Actually, this is a good thing.

Are ‘grand bargains’ still possible?

By Chris Cillizza, The Washington Post

Jan 06, 2013 06:14 PM EST

Here’s a radical idea: What if a “grand bargain” – or any sort of large legislative measure requiring significant bipartisan compromise – simply isn’t possible anymore?

There’s plenty of reason to believe that the idea that the government can, will – or even wants to – rise to the occasion (as Boehner and Obama have advocated in recent days) is a total fallacy.

All signs point to the fact that if the grand bargain isn’t dead, it’s darn close. Miraculous comebacks happen in politics, which makes it worth watching, but they are the exception, not the rule. Given that, it may be time to accept that the idea of Washington doing big things in a bipartisan way is a thing of the past – perhaps never to be recovered.

Bipartisan usually means that a larger-than-usual deception is being carried out.


Skip to comment form

  1. And I think Frank Zappa said something about politics being the entertainment division of the military-industrial complex?  Soo much second veil crap, so little time.  Hmmm.  Washington Post? Lamestream/propaganda matrix machine.  OK, so if I fully embrace the likes of Alex Jones, well it’s kind of like a different kind of fear based news.  Instead of a fiscal cliff we are falling off the liberty cliff and or to a huge majority if you can’t “tweet” it in 140 words or less it is irrelevant.  Did I tell you I had 666 Farcebook related emails?  This is a conflict for me, being a supposed Jedi master/light worker and all on top of that an advocate against such time wasting Charolette Iserbytian mechanisms of population dumbing down.  It is kind of a research project about the specific evils of electronic social media as it relates to the “Illuminati” plan to destroy America.  Sounds a tad “right wing” don’t it but don’t despair.  I have to reject both world net daily and the great orange satan and search for sanity in something else like exo/deep politics, the secret space program or our spiritual ascention(which didn’t happen) on 12/21/2012.

    So we are stuck with….being here….being us?

    We now have a total of nine, count em, nine Apocalyptic Horses at the new Apocalypse Ranch.  Something has to give here.  Feed bill getting expensive.

    • banger on January 8, 2013 at 4:08 pm

    Cillizza, and others, have begun to see that the country is hopelessly divided so it is natural for bi-partisan bargains not to happen. But let’s be clear here–the “compromise” is not something that is up to Congress but to those who pull the strings. We have seen a real struggle for power over the past decade.

    On one side are the right-wing billionares who want to destroy civil society and institute a neofeudal order essentially making most of us virtual serfs as many of us already are. Another side, represented by Obama and much of official Washington wants to create a neofeudal-lite system where a strong middle-class is maintained but all the decision-making power is reserved for an oligarchs class–in other words the same people who have been in power for a long time–these people are pure neoliberals. Then there is another side of the oligarchy that represents newer industries based on technology, knowledge, globalism, who want to pen up the marketplace to reform the marketplace, particularly regulation to allow real competition and real innovation–they believe that the U.S. economy is controlled by forces who are vested rather than innovative and competitive–i.e., they use government to limit innovation (for example, through our absurdly regressive copyright laws) through regualtions written by lobbyists. Generally these people are also neoliberals but because they are steeped in the knowledge and technology industries they favor systems solutions not resolving differences through gang-warfare or all-out war. They are in stark contrast to the two other groups I’ve mentioned.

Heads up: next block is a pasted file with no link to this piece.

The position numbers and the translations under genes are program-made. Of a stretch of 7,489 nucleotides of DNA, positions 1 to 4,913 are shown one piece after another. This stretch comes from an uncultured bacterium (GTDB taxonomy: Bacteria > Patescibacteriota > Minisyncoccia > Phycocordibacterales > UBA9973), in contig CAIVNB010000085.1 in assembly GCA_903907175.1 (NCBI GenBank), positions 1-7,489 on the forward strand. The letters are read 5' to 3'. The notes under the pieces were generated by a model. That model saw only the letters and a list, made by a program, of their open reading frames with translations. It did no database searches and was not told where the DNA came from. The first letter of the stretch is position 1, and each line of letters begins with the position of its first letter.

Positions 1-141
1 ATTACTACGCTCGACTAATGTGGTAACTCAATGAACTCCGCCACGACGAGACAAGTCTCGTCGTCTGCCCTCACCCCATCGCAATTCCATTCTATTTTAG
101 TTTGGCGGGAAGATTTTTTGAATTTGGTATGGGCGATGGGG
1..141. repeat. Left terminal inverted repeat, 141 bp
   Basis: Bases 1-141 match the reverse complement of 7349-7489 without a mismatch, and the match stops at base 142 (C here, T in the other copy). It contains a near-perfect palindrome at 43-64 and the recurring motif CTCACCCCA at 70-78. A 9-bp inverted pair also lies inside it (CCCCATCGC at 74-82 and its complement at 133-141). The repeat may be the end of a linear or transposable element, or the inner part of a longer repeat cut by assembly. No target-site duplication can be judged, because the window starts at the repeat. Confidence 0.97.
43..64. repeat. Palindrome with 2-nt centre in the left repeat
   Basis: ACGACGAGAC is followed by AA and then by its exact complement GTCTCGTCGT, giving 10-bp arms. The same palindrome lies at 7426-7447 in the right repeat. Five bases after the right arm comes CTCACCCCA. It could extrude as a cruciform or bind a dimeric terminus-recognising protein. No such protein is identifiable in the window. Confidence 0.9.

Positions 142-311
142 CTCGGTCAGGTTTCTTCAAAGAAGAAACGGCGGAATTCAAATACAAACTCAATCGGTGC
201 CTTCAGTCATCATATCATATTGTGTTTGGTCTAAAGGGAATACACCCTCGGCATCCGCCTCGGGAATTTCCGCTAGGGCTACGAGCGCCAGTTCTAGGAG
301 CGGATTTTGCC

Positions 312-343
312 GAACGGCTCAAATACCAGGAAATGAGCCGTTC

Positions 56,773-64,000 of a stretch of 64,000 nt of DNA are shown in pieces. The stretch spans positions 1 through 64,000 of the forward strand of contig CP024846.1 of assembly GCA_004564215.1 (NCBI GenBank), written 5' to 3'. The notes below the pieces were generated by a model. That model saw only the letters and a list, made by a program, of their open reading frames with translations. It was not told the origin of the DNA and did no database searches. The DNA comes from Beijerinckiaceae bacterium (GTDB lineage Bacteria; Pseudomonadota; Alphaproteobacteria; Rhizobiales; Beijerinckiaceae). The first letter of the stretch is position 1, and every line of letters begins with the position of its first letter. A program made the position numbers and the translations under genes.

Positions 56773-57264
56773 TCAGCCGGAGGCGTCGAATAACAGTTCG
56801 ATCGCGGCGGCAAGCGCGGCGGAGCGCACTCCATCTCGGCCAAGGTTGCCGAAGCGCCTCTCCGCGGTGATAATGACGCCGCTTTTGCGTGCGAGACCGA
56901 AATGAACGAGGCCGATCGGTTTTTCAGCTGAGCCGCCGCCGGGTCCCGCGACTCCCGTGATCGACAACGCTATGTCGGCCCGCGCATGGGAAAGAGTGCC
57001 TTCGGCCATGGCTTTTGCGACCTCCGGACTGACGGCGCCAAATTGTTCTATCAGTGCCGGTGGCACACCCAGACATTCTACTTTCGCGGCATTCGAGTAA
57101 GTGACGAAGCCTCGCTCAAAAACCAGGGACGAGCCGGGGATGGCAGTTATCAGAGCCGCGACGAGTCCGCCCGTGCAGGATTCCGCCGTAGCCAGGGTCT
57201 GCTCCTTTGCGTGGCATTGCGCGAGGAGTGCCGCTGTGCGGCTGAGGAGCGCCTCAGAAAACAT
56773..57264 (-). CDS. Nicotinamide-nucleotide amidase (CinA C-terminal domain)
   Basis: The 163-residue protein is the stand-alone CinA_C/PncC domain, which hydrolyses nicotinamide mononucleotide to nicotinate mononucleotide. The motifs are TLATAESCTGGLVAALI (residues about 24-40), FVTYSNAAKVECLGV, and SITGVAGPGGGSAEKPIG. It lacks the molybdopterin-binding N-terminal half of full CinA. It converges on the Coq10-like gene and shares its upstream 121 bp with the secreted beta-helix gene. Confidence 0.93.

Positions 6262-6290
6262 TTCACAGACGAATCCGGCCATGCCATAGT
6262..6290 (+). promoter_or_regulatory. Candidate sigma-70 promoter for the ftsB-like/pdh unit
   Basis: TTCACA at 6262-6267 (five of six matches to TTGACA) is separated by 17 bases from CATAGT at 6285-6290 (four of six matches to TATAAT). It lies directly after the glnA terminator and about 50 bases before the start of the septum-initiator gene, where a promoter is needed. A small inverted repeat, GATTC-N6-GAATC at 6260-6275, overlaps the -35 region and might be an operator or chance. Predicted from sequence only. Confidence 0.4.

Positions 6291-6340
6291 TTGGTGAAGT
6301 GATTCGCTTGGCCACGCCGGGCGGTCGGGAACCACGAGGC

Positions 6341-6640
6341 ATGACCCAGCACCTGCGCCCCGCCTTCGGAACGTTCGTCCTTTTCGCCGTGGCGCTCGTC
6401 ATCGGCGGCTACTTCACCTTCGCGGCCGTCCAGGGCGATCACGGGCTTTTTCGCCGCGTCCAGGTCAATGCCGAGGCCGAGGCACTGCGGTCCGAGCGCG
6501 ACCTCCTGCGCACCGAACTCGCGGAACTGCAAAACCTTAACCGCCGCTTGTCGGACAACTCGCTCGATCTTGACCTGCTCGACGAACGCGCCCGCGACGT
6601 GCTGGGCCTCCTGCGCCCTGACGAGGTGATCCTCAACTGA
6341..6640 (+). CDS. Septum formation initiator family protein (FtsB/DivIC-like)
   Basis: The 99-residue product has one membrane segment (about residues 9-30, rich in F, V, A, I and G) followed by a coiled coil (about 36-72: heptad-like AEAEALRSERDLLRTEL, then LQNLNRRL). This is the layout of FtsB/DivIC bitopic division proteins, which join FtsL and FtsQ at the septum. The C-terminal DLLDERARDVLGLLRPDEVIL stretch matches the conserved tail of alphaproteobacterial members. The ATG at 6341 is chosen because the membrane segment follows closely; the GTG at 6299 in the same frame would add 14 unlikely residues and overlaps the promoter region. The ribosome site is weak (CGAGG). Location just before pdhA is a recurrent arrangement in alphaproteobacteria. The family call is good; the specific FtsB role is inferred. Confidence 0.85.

On the sideline, “the people” as such are not important but things have gotten so bad from the relentless efforts of the ultra rightists that the right has now become a coherent culture not with any particular goals but with a desire to live in a world of stark contrast–they require an evil “them” in opposition to a good “us.” They need to live a completely conformist life–to march in lock step with their fellows in an morally ambiguous world and they will have to be dealt with somehow because they are solidly anti-modern, clearly fascist and unable to compromise. Thankfully, most of them are utterly ignorant of the world and just plain stupid but they could be a very destructive force. My guess is that many of them will begin to peel of of this army of the righteous and go home and deal and ultimately leave the field. My guess is that we will see a more moderate Congress this year after the dust settles. I believe the techies and the centrists will make an alliance and start demonizing the right and be more sympathetic to the left since it is, at this time, utternly unthreatening.

  2. is not nearly as colorful as the Nicaraguan division between the revolutionary Sandinistas and the unregenerate Somocistas.

    How does Nicaragua manage?

    Quite well actually.

    Years ago the convicted head of the Somocistas, under whatever name, was released from house arrest for corruption to gain more co-operation in the complete destruction of the liberals and the remaining shards of democracy in the country.

    Latinos seem to be more realistic about what is happening in their country.

    Hell, most any people are.

    Do any people anywhere this side of North Korea live in more of a fairy tale land than Americans?

    Best,  Terry

Comments have been disabled.